Tuesday, May 28, 2013

DEIVATHIN KURAL # 178 (Vol # 6) Dated 28 May 2013

DEIVATHIN KURAL # 178 (Vol # 6) Dated 28 May 2013

(These e-mails are translations of talks given by PeriyavaaL of Kanchi Kaamakoti Peetam, over a period of some 60 years while he was the pontiff in the earlier part of the last century. These have been published by Vanadi Padippagam, Chennai, in seven volumes of a thousand pages each as Deivathin Kural. Today we are going ahead from page No 1234 of Volume 6 of the Tamil original. The readers may note that herein ‘man/he’ includes ‘woman/she’ too mostly. These e-mails are all available at   http://Advaitham.blogspot.com updated constantly)

992.        Ambikai who is very considerate of other's          feelings, despite having a very sweet voice, till now appreciated the singing and playing on the VeeNa only by nodding her head.  Now, when she tried to say a few words of encouragement, it caused Saraswathi to bend her head in shame.  In this we can discern the greatness of both.  Saraswathi thought, "Like showing the way to the Sun with a lighted candle, I have tried to show off my musical prowess in front of AmbãL who has such a sweet and wonderful voice!  The Tamil proverb, 'பெற்ற தாயிடம் கற்ற வித்தை!' has become true in my case!"  With that she bent her head in shame!

993.        That was how Saraswathi felt under the situation.  But what happened to the VeeNa?  This Kachchapi VeeNa did not pull its head inside as the tortoise can do when needed.  Having lost to AmbãL badly, this Kachchapi VeeNa should have withdrawn its head inside, isn't it?  When somebody has declared himself a pauper, he has to face social / legal ostracization, the very word evolving from the bird of the deserts Ostrich I suppose, which faced with unavoidable danger, hides its face in the sand!  Similarly the one who has lost in business or sports will cover his head and face and vanish from the scene.  I am talking about the adage, 'தலையை துணியால் மூடிக்கொண்டு ஓடினான்'!"  (PeriyavãL squeaks in a joke about himself saying, "We are Sanyãsi-s and we are required by Sãstrãs to always cover our head.)

994.        Saraswathi decided that, this VeeNa which has been soundly beaten, 'literally soundly', should not be seen outside.  She is a true and sincere person.  So, though AmbãL was appreciating her music, she tightly pulled the covers over the VeeNa.  Vocal singing can be abruptly stopped.  The sounds of the strings are not like that.  Even when the strumming has been stopped there will be some 'anuraNanam' – 'अनुरणनं' meaning resonance will remain for some time.  This will be easily noticed in the VeeNa wherein once you twang a string and stop, the reverberating sounds will keep on echoing for some time.  This can also be noticed in huge bells, there will be a continuous 'doing…ng…ngng…ng', as it finally fades away!  Stringed instruments are like that only.  So, the moment Saraswathi heard AmbãL's 'sãdhu vachanam', as she closed her mouth, the VeeNa would not have done!  So, as though telling it to 'shut up', she enclosed the instrument in its cover!  Thus we can imagine variously.

995.        Another idea also occurs to me.  AmbãL did feel happy, nodded her head and uttered some words of appreciation, alright.  But, did she do all that only about the music of Saraswathi? Or, what else could it be?  All that Saraswathi had sung were about Easwara Leela.  Instead of giving attention to the music, but concentrating on the words of the songs, thinking about her husband's various exploits, AmbãL could have been feeling happy, nodded her head and even said something in appreciation.  May be she could have been appreciating the literary merit of the songs.  Saraswathi also, the instant she heard the superlative quality of her voice could have thought, "With such wonderful musical voice, AmbãL could not have enjoyed my music at all!  Her appreciation, nodding of her head and words of praise are meant for the intrinsic greatness of Easwara's actions or for the literary value of the songs only.  Like a fool, I have been going on and on, thinking that she is appreciating my singing and playing!  Let me just shut up and close this 'doing, doing sound' of my VeeNa!"  She could have thought like that, which would have increased her feeling chastened, many times!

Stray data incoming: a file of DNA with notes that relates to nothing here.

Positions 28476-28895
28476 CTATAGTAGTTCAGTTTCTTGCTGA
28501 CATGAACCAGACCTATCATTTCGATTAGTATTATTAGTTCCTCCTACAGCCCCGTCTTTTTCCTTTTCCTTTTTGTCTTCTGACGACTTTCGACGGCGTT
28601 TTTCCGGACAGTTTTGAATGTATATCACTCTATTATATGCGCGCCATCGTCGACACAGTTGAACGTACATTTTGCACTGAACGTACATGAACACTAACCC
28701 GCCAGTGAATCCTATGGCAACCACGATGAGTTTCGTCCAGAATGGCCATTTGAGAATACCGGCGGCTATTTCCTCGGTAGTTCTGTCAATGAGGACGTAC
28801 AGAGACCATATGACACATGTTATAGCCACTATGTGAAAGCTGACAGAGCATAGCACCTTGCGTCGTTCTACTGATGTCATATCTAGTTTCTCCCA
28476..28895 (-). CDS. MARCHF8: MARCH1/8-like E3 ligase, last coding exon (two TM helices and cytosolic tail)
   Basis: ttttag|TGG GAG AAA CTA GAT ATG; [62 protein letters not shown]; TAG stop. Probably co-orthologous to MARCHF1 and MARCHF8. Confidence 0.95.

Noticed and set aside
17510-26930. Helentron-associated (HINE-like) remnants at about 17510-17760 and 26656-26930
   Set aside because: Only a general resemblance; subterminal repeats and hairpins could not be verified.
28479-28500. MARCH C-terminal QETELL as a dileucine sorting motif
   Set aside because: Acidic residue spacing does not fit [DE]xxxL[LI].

996.        All said and done, it is a wholesome drama that goes on scene by scene; AmbãL's Sannidy; Saraswathi's singing and playing on the VeeNa; the singing describing and enlarging the various adventures of Easwara; AmbãL feeling thrilled, nodding her head; her saying something in appreciation; the unique sweetness of her voice; Saraswathi feeling chastened and hanging her head in abashment; her putting the VeeNa quickly in its encasement; a drama to be re-enacted in our minds sequentially!
997.        'Cholena' means by the cover.  In this word 'Choli', the ' l, L', that is ' & ' in Tamil and ' & ' in Sanskrit are inter-changeable, that becomes 'choli or choLi'.  In Tamil, this word is 'உறை', which means a cover as well as a scabbard for swords or pillows or spectacles even.  'Choli' thus is a shirt or blouse worn by women in general, in most of the Indian languagesThere is one cereal corn which is called 'சோளம்' in Tamil because many individual grains are nicely stacked up on a stalk and then the whole thing is enclosed by layers of coverings, each a 'Choli'!  Then the capital of the 'ChoLa' Kingdom was known as 'உறை + ஊர் = உறையூர்'!

998.        As the poet goes on describing the beauty of AmbãL's body, after the face, fore-head, eyes, ears and mouth; he has sung this sloka in adoration of her sweet and mellifluous voice, for us to imagine and enjoy!  He reminds us all that by her Anugraha, we may also be blessed with expertise and skilfulness in music and poetry.

கண்ட ரேகையில் கண்ட மும்மை; ஆணின் வெண்மை, பெண்ணின் செம்மை
The Three Lines of the Neck; Man's Whiteness &
Women's Redness

999.        Relating AmbãL to music there is another sloka in Soundarya Lahari – No 69.
गले रेखास्तिस्रो गतिगमक गीतैकनिपुणे
gale rekhãstisro gatigamaka geetaikanipuNe
विवाह व्यानद्ध प्रगुण संख्या प्रतिभुव: |
vivãha vyãnaddha praguNa sakhyã pratibhuva: |
विराजन्ते नानाविध मधुर रागाकर भुवां
virãjante nãnãvidha madhura rãgãkarabhuvãm
त्रयाणां ग्रामाणां स्तिथिनियमसीमान इव ते ||
triãNãm grãmãNãm stithiniyamaseemãna iva te ||